Luke Thompson as Benedict Bridgerton in Bridgerton season 3, slouching in a chair and holing some playing cards. There are drinks on the table in front of him.
(Netflix)

Benedict Deserves a Better Storyline in ‘Bridgerton’ Season 3

Ah, Benedict Bridgerton. The second son, the artist, the poet, the loveable goofball. I won’t lie to you—I am hoping and praying that his leading man season is coming up next. Benedict has been my favorite from the very beginning, and I want to watch him fall in love. He deserves it! We deserve it! I was so excited to see how he’d charm us all this social season.

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Before Bridgerton season 3 was released, the series’ new showrunner, Jess Brownell, assured us all that Benedict would have a “vital part” in Penelope and Colin’s installment during an exclusive interview with Variety. I believed her. I thought he’d be trying to make it on his own as an artist after finding out his brother bribed the Royal Academy of Art, I thought he’d become a confidant for Colin while Anthony was wrapped up in his new wife, and I hoped that he’d share more wonderfully heartwarming sibling moments with Eloise as she tried to move on from her friendship with Penelope. I was ready to see him become a version of himself who would be open to falling in love next season.

And yet, so far, none of that has happened. Instead, Benedict has been relegated to the sidelines once again, afraid of the Ton’s mamas, and dropped into an affair with an admittedly gorgeous and compelling widow. My question is, why? Why is this Benedict’s story? If the writers wanted to establish him as a so-called “rake,” the series had already accomplished that in the show’s previous outings. He had a threesome with Madame Delacroix and Henry Granville’s wife in season 1, he continued that affair with Madame Delacroix afterward, and he had a sexy fling with the model from his art class in season 2. We know what Benedict is capable of. We know he’s attracted to strong, interesting, and independent women. That much is already clear.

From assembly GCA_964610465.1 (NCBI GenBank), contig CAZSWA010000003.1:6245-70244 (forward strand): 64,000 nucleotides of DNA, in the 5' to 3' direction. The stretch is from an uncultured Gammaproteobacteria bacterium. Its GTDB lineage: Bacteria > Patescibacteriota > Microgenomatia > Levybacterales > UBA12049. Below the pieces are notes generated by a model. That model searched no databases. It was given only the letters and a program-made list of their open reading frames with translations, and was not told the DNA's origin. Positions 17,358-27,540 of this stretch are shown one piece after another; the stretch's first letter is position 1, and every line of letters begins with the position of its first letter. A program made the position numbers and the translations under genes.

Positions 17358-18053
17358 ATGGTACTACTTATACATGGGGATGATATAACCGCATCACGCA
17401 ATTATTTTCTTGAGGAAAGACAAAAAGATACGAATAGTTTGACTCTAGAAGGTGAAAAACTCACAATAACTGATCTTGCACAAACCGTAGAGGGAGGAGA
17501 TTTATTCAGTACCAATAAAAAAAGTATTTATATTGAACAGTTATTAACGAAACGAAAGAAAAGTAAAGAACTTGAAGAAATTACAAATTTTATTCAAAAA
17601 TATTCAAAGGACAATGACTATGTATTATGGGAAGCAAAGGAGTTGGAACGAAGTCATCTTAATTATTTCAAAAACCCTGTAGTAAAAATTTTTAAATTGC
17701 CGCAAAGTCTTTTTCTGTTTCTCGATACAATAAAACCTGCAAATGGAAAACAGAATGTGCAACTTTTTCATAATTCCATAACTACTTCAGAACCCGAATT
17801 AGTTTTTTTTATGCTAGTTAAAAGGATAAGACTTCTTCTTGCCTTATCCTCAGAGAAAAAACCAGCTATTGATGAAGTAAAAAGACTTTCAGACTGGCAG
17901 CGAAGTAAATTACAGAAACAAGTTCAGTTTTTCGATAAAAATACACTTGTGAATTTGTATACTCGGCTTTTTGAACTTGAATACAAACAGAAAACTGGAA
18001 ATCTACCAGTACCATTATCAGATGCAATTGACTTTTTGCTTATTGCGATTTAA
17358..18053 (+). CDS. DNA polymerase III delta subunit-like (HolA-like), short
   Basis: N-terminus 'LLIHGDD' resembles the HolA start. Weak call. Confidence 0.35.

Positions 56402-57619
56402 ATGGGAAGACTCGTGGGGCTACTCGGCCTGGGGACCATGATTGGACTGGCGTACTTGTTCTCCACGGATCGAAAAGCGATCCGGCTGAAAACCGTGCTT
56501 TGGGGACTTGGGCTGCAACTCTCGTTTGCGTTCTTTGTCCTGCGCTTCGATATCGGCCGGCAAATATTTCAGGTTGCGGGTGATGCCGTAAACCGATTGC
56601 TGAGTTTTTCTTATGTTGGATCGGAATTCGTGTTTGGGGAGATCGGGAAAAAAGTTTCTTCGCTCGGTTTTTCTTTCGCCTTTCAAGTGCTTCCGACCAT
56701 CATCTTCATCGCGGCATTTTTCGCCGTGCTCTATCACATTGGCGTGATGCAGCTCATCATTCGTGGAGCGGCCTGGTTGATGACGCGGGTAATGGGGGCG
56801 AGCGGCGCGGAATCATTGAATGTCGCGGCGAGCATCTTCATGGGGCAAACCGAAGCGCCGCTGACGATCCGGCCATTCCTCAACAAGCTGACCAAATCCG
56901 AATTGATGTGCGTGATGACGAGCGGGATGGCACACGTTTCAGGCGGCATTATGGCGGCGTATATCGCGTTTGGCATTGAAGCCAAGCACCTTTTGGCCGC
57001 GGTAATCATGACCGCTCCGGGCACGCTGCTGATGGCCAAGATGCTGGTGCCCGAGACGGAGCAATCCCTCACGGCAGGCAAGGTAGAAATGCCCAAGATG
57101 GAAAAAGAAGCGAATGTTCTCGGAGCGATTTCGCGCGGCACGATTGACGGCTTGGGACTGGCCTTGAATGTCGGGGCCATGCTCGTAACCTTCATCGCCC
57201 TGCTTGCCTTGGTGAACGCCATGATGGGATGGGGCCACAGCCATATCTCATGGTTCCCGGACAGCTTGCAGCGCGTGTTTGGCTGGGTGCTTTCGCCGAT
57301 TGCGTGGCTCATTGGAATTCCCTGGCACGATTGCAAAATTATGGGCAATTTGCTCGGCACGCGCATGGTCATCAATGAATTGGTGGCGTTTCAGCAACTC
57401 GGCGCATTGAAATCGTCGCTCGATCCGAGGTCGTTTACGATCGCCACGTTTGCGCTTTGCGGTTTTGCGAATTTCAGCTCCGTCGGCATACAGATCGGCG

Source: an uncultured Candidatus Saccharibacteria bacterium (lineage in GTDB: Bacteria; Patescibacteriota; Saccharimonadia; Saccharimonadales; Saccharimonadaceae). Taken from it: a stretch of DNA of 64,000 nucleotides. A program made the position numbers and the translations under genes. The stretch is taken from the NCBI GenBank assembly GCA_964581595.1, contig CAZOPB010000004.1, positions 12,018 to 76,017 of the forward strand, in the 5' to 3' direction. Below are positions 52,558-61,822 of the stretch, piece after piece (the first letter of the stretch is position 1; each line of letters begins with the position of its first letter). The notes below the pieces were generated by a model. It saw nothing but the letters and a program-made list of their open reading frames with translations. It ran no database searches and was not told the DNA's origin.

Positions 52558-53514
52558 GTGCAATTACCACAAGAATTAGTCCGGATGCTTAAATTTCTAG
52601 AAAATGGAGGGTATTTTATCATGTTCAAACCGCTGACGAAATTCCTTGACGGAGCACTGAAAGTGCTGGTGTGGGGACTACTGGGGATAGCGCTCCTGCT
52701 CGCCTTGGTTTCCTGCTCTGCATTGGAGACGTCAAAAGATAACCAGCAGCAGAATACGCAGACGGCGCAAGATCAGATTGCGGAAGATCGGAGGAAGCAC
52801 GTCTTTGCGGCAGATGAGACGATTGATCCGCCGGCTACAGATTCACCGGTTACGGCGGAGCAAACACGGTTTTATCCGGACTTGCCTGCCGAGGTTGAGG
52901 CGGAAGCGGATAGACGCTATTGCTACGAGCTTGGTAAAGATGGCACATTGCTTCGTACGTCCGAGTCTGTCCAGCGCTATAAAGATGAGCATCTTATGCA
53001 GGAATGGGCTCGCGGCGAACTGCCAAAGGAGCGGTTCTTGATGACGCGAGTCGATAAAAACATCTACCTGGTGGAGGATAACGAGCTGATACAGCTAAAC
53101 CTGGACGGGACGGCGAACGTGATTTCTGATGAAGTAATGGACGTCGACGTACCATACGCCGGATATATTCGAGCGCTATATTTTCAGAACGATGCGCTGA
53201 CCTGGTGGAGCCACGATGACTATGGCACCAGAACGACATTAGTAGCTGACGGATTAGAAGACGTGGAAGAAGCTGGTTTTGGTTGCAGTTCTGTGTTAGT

I want to know more about him outside of his interest in women. And what about his potential interest in men? If there was ever a season in which to explore that hypothetical side of his character, one that many fans have picked up on and theorized about since Bridgerton season 1, it’s this one.

Clearly, they’re trying to capitalize on Luke Thompson’s innate charm. Let’s be honest, he has chemistry with everyone he looks at on screen. I get it. But there is so much more to this version of Benedict than meets the eye, and the show isn’t letting him shine.

What about Benedict’s responsibilities? What about his art?

Hannah New as Lady Tilley Arnold and Luke Thompson as Benedict Bridgerton in Bridgerton season 3
(Netflix)

One thing the first season of Bridgerton did a great job of highlighting was Benedict’s hesitancy to take on serious responsibility. As the second son, he’d never needed to worry about that, until his elder brother challenged someone to a duel and nearly got himself killed. You could see it on his face as he spoke to Anthony on that field—Benedict knew he would have to step up, but he was terrified to do so. He had his own interests to pursue. He knew, to some extent, what he wanted his future to look like, and he wasn’t ready to give that up.